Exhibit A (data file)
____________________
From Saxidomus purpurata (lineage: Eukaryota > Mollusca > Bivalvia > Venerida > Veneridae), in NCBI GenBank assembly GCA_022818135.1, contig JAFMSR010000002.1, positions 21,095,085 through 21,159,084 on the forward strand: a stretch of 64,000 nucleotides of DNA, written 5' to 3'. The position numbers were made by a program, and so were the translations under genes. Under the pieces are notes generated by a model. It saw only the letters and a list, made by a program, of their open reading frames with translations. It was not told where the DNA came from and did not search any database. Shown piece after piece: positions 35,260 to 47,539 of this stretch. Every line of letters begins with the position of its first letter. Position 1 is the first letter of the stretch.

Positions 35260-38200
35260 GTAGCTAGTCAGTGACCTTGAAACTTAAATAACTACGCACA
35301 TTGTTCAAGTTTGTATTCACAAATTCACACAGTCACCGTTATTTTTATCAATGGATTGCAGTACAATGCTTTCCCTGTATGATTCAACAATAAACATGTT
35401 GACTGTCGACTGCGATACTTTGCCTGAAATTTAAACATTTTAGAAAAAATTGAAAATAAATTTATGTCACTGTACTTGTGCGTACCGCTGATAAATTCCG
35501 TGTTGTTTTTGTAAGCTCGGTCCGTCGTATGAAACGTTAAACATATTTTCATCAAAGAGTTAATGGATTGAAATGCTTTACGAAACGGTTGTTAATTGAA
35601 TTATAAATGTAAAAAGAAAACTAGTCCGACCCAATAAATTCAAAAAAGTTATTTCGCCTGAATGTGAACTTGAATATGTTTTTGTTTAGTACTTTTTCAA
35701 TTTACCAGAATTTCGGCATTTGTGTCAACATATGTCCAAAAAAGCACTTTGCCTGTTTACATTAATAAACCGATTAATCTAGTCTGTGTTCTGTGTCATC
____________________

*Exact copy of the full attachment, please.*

From Saxidomus purpurata (lineage: Eukaryota > Mollusca > Bivalvia > Venerida > Veneridae), in NCBI GenBank assembly GCA_022818135.1, contig JAFMSR010000002.1, positions 21,095,085 through 21,159,084 on the forward strand: a stretch of 64,000 nucleotides of DNA, written 5' to 3'. The position numbers were made by a program, and so were the translations under genes. Under the pieces are notes generated by a model. It saw only the letters and a list, made by a program, of their open reading frames with translations. It was not told where the DNA came from and did not search any database. Shown piece after piece: positions 35,260 to 47,539 of this stretch. Every line of letters begins with the position of its first letter. Position 1 is the first letter of the stretch.

Positions 35260-38200
35260 GTAGCTAGTCAGTGACCTTGAAACTTAAATAACTACGCACA
35301 TTGTTCAAGTTTGTATTCACAAATTCACACAGTCACCGTTATTTTTATCAATGGATTGCAGTACAATGCTTTCCCTGTATGATTCAACAATAAACATGTT
35401 GACTGTCGACTGCGATACTTTGCCTGAAATTTAAACATTTTAGAAAAAATTGAAAATAAATTTATGTCACTGTACTTGTGCGTACCGCTGATAAATTCCG
35501 TGTTGTTTTTGTAAGCTCGGTCCGTCGTATGAAACGTTAAACATATTTTCATCAAAGAGTTAATGGATTGAAATGCTTTACGAAACGGTTGTTAATTGAA
35601 TTATAAATGTAAAAAGAAAACTAGTCCGACCCAATAAATTCAAAAAAGTTATTTCGCCTGAATGTGAACTTGAATATGTTTTTGTTTAGTACTTTTTCAA
35701 TTTACCAGAATTTCGGCATTTGTGTCAACATATGTCCAAAAAAGCACTTTGCCTGTTTACATTAATAAACCGATTAATCTAGTCTGTGTTCTGTGTCATC